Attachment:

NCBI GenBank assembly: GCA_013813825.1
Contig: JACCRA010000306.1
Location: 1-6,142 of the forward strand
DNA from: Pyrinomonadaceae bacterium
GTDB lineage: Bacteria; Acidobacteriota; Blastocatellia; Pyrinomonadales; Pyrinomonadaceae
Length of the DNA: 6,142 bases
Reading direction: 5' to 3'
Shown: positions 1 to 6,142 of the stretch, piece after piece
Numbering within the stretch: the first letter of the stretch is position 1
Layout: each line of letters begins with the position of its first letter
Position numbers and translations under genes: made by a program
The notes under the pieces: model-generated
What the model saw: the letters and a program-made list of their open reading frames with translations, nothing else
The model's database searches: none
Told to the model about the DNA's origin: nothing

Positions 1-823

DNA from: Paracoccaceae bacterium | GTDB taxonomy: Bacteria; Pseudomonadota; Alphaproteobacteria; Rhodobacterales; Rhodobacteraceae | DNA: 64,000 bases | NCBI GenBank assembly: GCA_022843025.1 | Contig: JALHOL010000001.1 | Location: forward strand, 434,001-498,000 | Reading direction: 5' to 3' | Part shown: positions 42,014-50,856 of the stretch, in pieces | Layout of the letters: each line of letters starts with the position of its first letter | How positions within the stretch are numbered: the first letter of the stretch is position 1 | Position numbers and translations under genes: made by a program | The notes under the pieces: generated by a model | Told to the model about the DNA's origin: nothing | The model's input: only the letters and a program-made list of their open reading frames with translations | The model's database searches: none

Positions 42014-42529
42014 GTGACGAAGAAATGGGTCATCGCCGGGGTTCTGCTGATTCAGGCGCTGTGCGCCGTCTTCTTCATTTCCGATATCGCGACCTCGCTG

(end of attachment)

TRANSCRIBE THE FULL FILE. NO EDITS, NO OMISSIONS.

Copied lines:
NCBI GenBank assembly: GCA_013813825.1
Contig: JACCRA010000306.1
Location: 1-6,142 of the forward strand
DNA from: Pyrinomonadaceae bacterium
GTDB lineage: Bacteria; Acidobacteriota; Blastocatellia; Pyrinomonadales; Pyrinomonadaceae
Length of the DNA: 6,142 bases
Reading direction: 5' to 3'
Shown: positions 1 to 6,142 of the stretch, piece after piece
Numbering within the stretch: the first letter of the stretch is position 1
Layout: each line of letters begins with the position of its first letter
Position numbers and translations under genes: made by a program
The notes under the pieces: model-generated
What the model saw: the letters and a program-made list of their open reading frames with translations, nothing else
The model's database searches: none
Told to the model about the DNA's origin: nothing

Positions 1-823

DNA from: Paracoccaceae bacterium | GTDB taxonomy: Bacteria; Pseudomonadota; Alphaproteobacteria; Rhodobacterales; Rhodobacteraceae | DNA: 64,000 bases | NCBI GenBank assembly: GCA_022843025.1 | Contig: JALHOL010000001.1 | Location: forward strand, 434,001-498,000 | Reading direction: 5' to 3' | Part shown: positions 42,014-50,856 of the stretch, in pieces | Layout of the letters: each line of letters starts with the position of its first letter | How positions within the stretch are numbered: the first letter of the stretch is position 1 | Position numbers and translations under genes: made by a program | The notes under the pieces: generated by a model | Told to the model about the DNA's origin: nothing | The model's input: only the letters and a program-made list of their open reading frames with translations | The model's database searches: none

Positions 42014-42529
42014 GTGACGAAGAAATGGGTCATCGCCGGGGTTCTGCTGATTCAGGCGCTGTGCGCCGTCTTCTTCATTTCCGATATCGCGACCTCGCTG